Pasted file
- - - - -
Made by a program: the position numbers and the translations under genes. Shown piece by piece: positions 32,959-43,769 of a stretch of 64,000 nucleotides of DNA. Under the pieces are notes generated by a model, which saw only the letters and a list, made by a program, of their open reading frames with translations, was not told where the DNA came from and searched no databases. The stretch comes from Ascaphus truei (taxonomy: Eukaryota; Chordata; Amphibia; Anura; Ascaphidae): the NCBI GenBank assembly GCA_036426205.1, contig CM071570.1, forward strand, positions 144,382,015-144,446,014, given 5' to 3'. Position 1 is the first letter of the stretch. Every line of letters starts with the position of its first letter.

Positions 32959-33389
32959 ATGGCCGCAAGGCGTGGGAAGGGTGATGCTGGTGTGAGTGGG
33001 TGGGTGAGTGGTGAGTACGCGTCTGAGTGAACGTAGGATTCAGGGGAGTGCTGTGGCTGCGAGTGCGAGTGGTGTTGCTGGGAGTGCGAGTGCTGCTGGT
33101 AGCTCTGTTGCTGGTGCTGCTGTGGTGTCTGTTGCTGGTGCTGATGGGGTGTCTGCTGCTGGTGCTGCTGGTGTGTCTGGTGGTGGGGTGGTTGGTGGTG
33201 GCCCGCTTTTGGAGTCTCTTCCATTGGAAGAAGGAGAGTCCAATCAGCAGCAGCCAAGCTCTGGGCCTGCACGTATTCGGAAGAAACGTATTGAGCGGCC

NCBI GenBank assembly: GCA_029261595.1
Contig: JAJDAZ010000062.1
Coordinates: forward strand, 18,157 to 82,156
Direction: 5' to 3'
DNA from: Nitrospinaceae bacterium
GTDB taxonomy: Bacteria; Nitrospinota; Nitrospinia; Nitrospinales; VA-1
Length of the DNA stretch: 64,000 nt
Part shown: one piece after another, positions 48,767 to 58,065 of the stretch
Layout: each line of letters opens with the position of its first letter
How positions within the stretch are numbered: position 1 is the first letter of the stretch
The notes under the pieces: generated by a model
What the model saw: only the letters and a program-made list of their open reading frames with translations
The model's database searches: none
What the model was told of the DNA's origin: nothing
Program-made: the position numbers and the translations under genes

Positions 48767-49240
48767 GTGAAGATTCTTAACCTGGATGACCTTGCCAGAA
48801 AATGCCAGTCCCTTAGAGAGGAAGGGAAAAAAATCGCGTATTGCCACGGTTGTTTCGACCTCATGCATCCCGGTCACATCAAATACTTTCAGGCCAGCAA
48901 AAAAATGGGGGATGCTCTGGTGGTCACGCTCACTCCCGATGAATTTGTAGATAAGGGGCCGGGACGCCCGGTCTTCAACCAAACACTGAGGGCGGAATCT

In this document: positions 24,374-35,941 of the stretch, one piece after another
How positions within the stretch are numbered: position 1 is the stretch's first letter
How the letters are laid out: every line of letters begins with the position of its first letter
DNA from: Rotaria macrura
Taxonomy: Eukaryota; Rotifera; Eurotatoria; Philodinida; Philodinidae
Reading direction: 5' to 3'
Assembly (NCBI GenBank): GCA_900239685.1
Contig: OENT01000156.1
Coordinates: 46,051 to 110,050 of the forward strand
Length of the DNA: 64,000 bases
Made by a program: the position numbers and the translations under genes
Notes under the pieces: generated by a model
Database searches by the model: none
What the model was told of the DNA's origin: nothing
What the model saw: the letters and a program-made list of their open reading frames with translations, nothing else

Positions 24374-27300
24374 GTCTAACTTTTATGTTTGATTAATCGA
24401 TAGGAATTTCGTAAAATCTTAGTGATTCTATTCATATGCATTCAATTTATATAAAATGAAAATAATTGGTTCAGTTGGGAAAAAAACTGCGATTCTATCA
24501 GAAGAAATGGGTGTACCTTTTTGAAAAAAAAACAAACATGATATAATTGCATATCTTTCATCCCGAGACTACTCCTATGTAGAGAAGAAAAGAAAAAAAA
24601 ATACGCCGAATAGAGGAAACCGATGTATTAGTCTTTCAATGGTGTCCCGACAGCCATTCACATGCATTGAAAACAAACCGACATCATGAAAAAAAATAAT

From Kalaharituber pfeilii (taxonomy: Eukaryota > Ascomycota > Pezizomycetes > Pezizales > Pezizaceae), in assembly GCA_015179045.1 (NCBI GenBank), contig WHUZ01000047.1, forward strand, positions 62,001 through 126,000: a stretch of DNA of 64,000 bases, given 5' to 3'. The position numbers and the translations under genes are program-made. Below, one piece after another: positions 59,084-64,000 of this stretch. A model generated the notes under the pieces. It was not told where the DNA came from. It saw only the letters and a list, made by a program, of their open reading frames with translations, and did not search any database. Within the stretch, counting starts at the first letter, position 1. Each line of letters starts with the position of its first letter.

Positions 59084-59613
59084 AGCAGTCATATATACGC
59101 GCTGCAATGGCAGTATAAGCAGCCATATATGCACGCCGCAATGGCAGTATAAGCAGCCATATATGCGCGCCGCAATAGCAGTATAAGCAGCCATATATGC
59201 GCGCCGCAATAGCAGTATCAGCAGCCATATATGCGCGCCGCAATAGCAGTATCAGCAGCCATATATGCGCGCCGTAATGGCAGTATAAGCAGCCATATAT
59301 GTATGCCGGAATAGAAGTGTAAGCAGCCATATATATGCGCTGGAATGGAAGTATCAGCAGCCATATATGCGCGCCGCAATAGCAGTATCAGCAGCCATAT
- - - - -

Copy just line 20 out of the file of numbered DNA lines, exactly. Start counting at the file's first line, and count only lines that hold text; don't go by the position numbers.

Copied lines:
What the model was told of the DNA's origin: nothing